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Understanding the administration of Australian housing policy

The administration of Australian housing policy is complex, multi-layered and inconsistent across states and territories. It is further complicated by the vertical fiscal imbalance and split responsibilities across the federation, and differing levels of involvement by the not-for-profit and private sectors. This results in varying levels of efficacy and efficiency, with uneven consequences for the outcomes experienced by individuals, households and communities.

Using a participatory research methodology, this project will convene a representative Panel of key informants to identify the optimal administration arrangements for the delivery of efficient, effective housing policy within a federal system, taking account the surrounding economic, social and political context, now and into the future.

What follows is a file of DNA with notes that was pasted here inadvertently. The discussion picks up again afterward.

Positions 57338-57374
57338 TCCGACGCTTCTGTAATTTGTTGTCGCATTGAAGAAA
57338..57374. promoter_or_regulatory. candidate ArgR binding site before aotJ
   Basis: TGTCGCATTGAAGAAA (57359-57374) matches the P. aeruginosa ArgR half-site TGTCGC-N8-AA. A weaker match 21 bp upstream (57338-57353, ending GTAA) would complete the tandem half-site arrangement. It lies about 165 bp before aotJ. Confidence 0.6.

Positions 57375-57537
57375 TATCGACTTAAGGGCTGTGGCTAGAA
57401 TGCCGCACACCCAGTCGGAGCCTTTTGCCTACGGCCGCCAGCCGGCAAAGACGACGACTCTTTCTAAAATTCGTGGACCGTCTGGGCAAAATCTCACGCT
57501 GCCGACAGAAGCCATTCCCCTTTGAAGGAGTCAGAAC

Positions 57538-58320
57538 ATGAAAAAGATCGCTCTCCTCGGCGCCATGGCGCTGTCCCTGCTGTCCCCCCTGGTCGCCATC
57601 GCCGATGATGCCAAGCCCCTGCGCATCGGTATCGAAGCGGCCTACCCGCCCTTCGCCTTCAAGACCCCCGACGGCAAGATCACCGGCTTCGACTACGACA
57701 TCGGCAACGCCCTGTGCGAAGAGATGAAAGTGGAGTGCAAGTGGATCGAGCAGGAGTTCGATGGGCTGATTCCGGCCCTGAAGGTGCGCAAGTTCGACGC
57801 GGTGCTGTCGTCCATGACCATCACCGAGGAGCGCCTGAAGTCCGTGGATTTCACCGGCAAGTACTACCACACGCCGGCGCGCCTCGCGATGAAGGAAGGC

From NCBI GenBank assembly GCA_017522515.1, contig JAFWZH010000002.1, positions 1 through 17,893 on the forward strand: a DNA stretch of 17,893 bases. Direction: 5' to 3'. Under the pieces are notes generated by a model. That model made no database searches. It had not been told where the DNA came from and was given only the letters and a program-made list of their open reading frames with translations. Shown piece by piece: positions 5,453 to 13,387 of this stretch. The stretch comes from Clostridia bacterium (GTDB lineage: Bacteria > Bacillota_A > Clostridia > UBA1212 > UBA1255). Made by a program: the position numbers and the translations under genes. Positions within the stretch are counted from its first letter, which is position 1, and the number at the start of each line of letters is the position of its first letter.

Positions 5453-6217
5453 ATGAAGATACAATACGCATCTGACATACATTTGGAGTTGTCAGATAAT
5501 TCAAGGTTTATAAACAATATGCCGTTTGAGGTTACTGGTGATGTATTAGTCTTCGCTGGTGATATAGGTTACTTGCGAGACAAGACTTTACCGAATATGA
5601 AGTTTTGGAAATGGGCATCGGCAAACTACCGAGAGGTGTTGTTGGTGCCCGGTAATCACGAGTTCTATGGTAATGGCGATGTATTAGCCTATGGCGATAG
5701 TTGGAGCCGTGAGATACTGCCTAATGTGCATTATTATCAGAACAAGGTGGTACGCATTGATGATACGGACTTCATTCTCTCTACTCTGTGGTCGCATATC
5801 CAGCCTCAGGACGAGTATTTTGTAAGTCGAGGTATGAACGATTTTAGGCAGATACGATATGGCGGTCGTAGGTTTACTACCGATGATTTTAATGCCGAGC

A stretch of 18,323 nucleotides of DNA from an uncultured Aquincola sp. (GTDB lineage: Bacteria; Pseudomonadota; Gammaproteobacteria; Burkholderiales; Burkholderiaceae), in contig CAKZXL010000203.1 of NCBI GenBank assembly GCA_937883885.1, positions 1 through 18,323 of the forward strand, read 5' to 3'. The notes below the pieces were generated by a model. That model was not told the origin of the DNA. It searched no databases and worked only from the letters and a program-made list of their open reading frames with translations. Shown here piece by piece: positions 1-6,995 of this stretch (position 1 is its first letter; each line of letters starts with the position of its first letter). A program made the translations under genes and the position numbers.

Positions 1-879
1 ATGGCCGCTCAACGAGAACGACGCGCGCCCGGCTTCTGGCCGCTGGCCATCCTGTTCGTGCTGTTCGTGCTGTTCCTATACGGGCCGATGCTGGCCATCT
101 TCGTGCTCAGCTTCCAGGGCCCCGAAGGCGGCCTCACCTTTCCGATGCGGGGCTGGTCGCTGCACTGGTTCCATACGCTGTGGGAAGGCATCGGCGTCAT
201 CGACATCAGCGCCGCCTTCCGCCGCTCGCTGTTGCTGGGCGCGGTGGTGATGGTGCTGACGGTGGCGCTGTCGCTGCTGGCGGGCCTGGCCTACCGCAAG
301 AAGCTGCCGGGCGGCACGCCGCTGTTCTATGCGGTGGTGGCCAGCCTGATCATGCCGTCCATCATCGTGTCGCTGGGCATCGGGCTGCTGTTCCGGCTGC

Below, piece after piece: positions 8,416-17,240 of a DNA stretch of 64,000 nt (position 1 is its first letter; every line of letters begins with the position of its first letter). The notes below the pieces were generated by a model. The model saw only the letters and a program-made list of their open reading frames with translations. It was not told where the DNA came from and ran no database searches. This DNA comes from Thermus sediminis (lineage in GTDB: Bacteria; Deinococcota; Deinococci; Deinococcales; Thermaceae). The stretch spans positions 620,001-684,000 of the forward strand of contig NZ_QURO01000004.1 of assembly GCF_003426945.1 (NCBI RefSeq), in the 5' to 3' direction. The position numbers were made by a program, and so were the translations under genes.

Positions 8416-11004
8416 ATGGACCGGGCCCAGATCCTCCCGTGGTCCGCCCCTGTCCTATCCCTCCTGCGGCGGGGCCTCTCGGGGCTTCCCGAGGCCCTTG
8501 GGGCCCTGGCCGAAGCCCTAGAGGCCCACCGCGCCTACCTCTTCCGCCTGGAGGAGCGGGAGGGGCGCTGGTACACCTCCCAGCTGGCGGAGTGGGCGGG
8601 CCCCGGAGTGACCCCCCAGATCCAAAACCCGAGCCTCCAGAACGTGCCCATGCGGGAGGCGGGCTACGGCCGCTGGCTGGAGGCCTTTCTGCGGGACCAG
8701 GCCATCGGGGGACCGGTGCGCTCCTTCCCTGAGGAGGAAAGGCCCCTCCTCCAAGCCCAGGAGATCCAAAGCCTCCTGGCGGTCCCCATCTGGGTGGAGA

The research will investigate the following questions:

  1. What are the available models, past and present, of housing policy administration in Australia, and what are their strengths and weaknesses?
  2. How and to what extent do social, political and economic factors mediate the outputs and outcomes of different administrative arrangements?
  3. What are the best feasible models for housing policy administration available at state/territory and national government levels?

There are five sequenced parts to the research: an initial scoping stage to collect data through a literature and policy review with key informants including Panel members; three cycles of participatory research structured around Panel meetings; and a final reporting stage generating an AHURI Final Report and a policy paper outlining the best feasible models for housing administration reform.

Lead Researcher: Dr Kathleen Flanagan, University of Tasmania

Project Number: 41318